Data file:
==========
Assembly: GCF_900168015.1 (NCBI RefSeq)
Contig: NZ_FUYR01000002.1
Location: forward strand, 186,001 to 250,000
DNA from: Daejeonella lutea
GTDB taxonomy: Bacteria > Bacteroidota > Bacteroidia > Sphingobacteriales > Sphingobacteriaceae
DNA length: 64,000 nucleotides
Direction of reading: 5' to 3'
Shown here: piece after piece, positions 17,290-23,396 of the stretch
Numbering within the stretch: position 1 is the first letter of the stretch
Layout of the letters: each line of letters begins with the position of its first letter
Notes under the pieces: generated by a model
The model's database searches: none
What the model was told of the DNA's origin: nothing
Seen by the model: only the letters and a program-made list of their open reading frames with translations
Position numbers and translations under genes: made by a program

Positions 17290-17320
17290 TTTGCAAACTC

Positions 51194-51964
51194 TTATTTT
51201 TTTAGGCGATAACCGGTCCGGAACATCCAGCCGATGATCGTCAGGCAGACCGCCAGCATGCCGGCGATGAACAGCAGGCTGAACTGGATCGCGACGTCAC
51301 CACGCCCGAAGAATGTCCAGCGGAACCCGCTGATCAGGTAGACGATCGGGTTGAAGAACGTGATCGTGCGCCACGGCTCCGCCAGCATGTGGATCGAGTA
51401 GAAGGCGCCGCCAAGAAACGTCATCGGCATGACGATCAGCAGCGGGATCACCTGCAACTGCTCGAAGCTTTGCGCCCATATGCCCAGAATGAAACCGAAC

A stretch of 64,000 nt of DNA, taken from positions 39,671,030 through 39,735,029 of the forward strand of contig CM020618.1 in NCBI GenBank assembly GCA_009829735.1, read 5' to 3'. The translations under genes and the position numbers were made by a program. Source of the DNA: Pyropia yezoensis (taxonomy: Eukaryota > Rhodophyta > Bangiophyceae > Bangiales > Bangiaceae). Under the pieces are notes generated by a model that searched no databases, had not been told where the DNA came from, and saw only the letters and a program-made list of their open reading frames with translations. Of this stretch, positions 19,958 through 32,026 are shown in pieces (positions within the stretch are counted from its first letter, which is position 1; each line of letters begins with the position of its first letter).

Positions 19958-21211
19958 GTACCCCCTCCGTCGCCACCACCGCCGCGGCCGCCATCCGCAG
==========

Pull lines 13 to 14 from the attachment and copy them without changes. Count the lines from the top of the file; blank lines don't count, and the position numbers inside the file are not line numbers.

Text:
What the model was told of the DNA's origin: nothing
Seen by the model: only the letters and a program-made list of their open reading frames with translations